- Tests the ability to manage Role Based Access Controls (RBAC) to limit access of different users within the cluster.
- Tests the ability to manage service accounts and the awareness of namespaced access with just the proper permissions.
- The ability to perform version upgrades for the components and the cluster itself.
System Hardening 15%
- Tests the ability to apply the Least Privilege Principle to users at the Operating System Level to minimize attack entries.
- Manage Identity and Access Management (IAM).
- Tests the ability to manage firewalls and identify network port activities.
- Tests knowledge using tools like AppArmor and seccomp and its integration to the Kubernetes cluster.
Minimize Microservice Vulnerabilities 20%
- Set up appropriate OS-level security domains, e.g., using PSP, OPA, security contexts.
- Tests the ability to manage different types of Kubernetes secrets and configure them into pods.
- Tests the ability to use container runtime sandboxes like gvisor and kata containers for improved container isolation and security.
- Implement pod-to-pod communication security using encryption like SSL and mTLS.
Supply Chain Security 20%
- Tests the knowledge of building containers that are small, efficient, and have fewer components (to reduce attack surface).
- Manage restrictions in image registries, whether public or private. Cryptographically sign container images. Verify signatures to ensure image authenticity before deployment.
- Tests knowledge using tools like kubesec that scans and scores images based on security and performance.
- Tests knowledge in vulnerability scanning tools for container images like Trivy.
Monitoring, Logging, and Runtime Security 20%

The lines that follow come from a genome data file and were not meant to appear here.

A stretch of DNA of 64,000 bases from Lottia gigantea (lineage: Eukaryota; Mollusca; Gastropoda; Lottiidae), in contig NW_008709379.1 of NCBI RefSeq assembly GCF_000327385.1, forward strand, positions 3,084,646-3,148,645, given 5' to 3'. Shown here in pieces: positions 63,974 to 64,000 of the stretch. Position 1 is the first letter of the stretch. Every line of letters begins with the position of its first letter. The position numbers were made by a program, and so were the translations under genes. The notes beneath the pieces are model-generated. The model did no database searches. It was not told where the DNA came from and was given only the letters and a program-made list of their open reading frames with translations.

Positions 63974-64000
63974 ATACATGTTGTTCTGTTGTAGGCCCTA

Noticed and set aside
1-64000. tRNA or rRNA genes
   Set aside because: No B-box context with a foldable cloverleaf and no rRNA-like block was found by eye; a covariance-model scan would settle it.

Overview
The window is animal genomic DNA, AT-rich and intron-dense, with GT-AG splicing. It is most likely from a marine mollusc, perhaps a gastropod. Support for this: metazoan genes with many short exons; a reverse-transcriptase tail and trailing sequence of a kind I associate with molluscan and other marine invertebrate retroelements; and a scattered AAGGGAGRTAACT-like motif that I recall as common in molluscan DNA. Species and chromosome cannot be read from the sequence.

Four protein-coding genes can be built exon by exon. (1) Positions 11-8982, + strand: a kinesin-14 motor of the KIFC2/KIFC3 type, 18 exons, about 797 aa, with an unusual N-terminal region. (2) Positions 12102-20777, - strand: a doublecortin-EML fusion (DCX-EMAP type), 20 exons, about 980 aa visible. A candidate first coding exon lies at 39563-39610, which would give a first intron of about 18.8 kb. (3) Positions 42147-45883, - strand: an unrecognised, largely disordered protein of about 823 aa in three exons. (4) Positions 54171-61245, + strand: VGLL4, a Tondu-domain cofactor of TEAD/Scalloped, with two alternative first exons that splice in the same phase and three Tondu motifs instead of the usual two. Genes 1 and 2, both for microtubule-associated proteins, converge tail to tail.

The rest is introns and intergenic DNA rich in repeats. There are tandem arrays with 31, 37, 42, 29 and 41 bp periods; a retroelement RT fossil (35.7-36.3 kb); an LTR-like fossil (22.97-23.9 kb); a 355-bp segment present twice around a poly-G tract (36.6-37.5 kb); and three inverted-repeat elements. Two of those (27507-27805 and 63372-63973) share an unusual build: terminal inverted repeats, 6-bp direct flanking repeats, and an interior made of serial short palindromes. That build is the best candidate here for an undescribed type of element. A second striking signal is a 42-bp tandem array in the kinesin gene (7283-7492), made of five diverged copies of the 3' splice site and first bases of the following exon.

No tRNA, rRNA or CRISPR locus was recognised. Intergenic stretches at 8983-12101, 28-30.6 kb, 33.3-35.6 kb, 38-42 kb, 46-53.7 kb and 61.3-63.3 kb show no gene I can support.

- Tests the ability to identify potentially malicious activities in syscall processes.
- Detect threats within a physical infrastructure, apps, networks, data, users, and workloads
- Tests the knowledge in detecting all possible attack phases and areas to stop their spread.
- Perform deep analytical investigation and identification of bad actors within the environment.
- Ensure immutability of containers at runtime by limiting read/write access to root filesystems.
- Tests the knowledge in enabling audit logs in the cluster and using them.
Is CKS for Me?
The main focus of CKS is cyber-security, which is somewhat of a complex subject on its own. It is no surprise that CKS is considered one of the most challenging compared to other Kubernetes certifications. There is also the requirement that individuals will need to pass the CKA exam first before they are allowed to take CKS.
If you're already someone that uses Kubernetes daily, take the time to learn the security aspects of it. Security is more essential than ever since most software infrastructures are now in the cloud. This will give you the necessary training to secure your current infrastructure from devastating cyber-attacks.
Another reason to go for CKS is that it opens the doors for better career opportunities. The 10th Annual Open Source Jobs Report by the Linux Foundation reported that more organizations are more likely to hire individuals with some level of cyber-security skills.
Individuals who pass the exam are highly regarded in the job market. The effort to obtain it is nothing to scoff at. As all things that are hard to get are valuable, it is definitely worth all the trouble, given the benefits and rewards you get towards the end.